When no more shingles fell, she began her customary walk-about of the property. Starting from the drive, she made a circle from her car to the rear, reacquainting herself with house and yard while watching for evidence of vandalism or signs of breaking and entering. As usual, the place looked no different than when she'd first inspected it. 

Willa made her way around the other side of the house and down the front lawn to the street. Sighing, she slowly made her way up the uneven pavers, her mind appraising the house for the umpteenth time.

The old Victorian had seen better days. Neighboring homes stood well away, as though the peeling paint might disease their vinyl facades. Though the spring sun still shone brightly on the few boards still boasting their lavender hue, grey held sway and was gaining ground.

Plush green lawns held the wayward weeds and rocky soil at bay either side of the Victorian's lot. A ramshackle shed stood at the edge of an abandoned garden. The only clue of its prior existence was a gnarled rosebush stubbornly clinging to life. 

Boarded windows with shutters atilt gave the house an air of isolation. Passers by averted their gaze. Neighbors never mentioned it. Even the children shunned it, not worthy of imaginative adventures.

She stepped onto the porch, mentally running through the list of clients that had come to see the Vic. She turned to the faded red front door, eyebrows raised. "What are you gonna pull today, huh?"

The last young man that had come to see the old place had immediately begun planning renovations before stepping foot inside.

"That cupola will have to go, or be enclosed. The shed will need to be razed. It's a mess. Who paints a door red?" He continued his criticism up the porch. Willa knew this wasn't going to go well when the she had to fight to open the door.

He kept up his running monologue of changes from the front hall, around the kitchen, and all the way up the stairway. Willa could feel the resentment building. She wasn't shocked when they opened the first bedroom door to find the ceiling caved in and plaster falling from the walls. 

"You've got to be kidding me! You said the inside was in decent shape!" 

"Well, it is an old house, I didn't say it was perfect." Willa answered. She muttered under her breath, "Really, a little overkill, don't you think?"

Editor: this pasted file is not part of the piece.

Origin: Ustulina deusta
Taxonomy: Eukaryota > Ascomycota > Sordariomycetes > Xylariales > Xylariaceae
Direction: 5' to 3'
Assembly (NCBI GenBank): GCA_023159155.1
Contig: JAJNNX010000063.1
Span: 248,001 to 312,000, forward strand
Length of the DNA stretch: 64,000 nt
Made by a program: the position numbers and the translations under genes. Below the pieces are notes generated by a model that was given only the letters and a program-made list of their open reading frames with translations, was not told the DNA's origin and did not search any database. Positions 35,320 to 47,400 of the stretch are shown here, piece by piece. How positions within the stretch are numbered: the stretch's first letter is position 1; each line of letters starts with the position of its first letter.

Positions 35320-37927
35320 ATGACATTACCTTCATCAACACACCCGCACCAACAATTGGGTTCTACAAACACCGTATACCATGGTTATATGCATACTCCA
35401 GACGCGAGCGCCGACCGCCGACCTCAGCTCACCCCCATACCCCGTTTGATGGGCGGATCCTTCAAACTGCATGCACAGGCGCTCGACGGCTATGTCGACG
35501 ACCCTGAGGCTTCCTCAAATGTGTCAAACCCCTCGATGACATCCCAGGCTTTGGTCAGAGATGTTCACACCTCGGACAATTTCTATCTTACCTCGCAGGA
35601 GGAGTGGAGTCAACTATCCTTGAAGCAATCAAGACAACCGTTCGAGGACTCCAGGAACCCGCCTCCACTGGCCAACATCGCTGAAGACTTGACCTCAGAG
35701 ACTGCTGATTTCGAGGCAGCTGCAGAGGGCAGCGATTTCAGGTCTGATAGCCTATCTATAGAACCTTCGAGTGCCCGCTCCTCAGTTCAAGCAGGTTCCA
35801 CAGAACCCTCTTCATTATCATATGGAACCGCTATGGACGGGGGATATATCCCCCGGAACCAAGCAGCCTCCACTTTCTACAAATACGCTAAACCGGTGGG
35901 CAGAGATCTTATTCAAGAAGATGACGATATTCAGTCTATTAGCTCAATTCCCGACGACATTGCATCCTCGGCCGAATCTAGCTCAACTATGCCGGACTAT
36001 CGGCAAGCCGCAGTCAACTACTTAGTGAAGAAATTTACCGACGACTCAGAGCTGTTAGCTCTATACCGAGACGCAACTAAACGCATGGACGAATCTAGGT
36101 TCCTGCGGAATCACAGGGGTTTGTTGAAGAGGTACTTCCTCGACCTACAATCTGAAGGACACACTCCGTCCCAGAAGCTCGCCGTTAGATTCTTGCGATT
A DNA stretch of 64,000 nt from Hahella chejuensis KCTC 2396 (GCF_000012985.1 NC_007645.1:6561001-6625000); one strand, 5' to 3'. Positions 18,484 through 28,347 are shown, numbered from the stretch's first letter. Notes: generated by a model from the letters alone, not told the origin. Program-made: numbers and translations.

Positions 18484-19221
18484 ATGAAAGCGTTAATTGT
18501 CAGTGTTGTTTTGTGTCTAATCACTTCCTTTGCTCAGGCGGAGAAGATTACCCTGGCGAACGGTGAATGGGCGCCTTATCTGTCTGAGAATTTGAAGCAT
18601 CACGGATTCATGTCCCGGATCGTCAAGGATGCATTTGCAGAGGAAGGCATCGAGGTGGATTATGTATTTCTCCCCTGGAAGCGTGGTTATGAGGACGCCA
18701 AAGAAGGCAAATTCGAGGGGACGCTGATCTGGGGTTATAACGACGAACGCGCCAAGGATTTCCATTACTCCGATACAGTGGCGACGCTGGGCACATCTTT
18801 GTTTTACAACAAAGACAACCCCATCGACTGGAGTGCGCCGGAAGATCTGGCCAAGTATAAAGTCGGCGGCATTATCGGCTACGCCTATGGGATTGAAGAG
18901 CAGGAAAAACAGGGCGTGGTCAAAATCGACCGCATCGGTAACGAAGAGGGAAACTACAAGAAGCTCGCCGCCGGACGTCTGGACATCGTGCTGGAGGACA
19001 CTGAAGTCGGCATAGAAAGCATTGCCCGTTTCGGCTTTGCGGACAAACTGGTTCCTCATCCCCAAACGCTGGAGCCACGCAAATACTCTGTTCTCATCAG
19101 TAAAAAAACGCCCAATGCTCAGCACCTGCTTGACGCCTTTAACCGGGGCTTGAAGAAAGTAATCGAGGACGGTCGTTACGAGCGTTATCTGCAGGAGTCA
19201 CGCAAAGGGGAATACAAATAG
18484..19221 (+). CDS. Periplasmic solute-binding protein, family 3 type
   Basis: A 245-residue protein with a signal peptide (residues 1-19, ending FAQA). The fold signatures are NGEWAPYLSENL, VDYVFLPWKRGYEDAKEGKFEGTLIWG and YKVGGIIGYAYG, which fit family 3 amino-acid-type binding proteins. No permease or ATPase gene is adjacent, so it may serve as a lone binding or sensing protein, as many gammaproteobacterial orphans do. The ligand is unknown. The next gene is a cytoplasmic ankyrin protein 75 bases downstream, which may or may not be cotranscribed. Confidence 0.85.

"What?" She hadn't realized she'd spoken aloud.

"Oh, nothing, just chattering to myself." Though she knew it was pointless to continue, she asked, "Would you like to see the rest of the rooms?"


Willa breathed a sigh of relief, hard telling what other surprises the old Vic had in store if they continued. She followed the young man as he hurriedly made his way back down the stairs and out the front door leaving it wide open. 

As he opened his car door, he looked at Willa, "Maybe if the seller drops the price, I'd be interested in the property. But the building is worthless, needs to be burned." As he finished speaking the front door slammed shut. Startled, he gave Willa a suspicious glare, jumped into his car, twisted the key, and sped away.

Willa stood at the end of the walk, her eyes sweeping from the wide porch to the square cupola. As she strode forward, she fished for the keys in her pocket. 

"Oh,hell." She reached the porch and tried the door. It was locked, with her briefcase, purse, and keys inside. "Give me a break. You're awfully fussy, you know. Cute trick in that bedroom." 

On her walk through the previous day, the interior of the house had been tidy and the rooms as neat as the long years of in-occupancy would allow. As they had been every time she inspected it after a disastrous showing.

Eight interested parties had come to see the house in the last month. Each one had evidently been deemed unworthy by the Vic. 

Willa glared at the locked door, "You know, if you don't come down off that high horse of yours, the bank is going to take you down itself. They're already getting antsy."

The door remained solidly closed. Willa turned as she heard a car pull into the driveway behind her own. "Great, last client of the day and I can't even show them your inside. Though that might be for the best."

She pasted an apologetic smile on her face as a young woman exited the car. "Hi, I'm Willa, and you're Tina?"

The woman clutched her purse nervously, her eyes bouncing from the house to Willa, across the yard and back to Willa. Finally, she shyly nodded her head. "Yes, I'm Tina. I came to look at the house?"

Willa thought, "Oh dear, this beast will make a meal of this one." Aloud she said, "That was the plan, but...I managed to lock myself out. I'd be glad to show you outside and the property." Willa waited a moment. "I can get another key tomorrow, if you want to come back then. I am so, so sorry."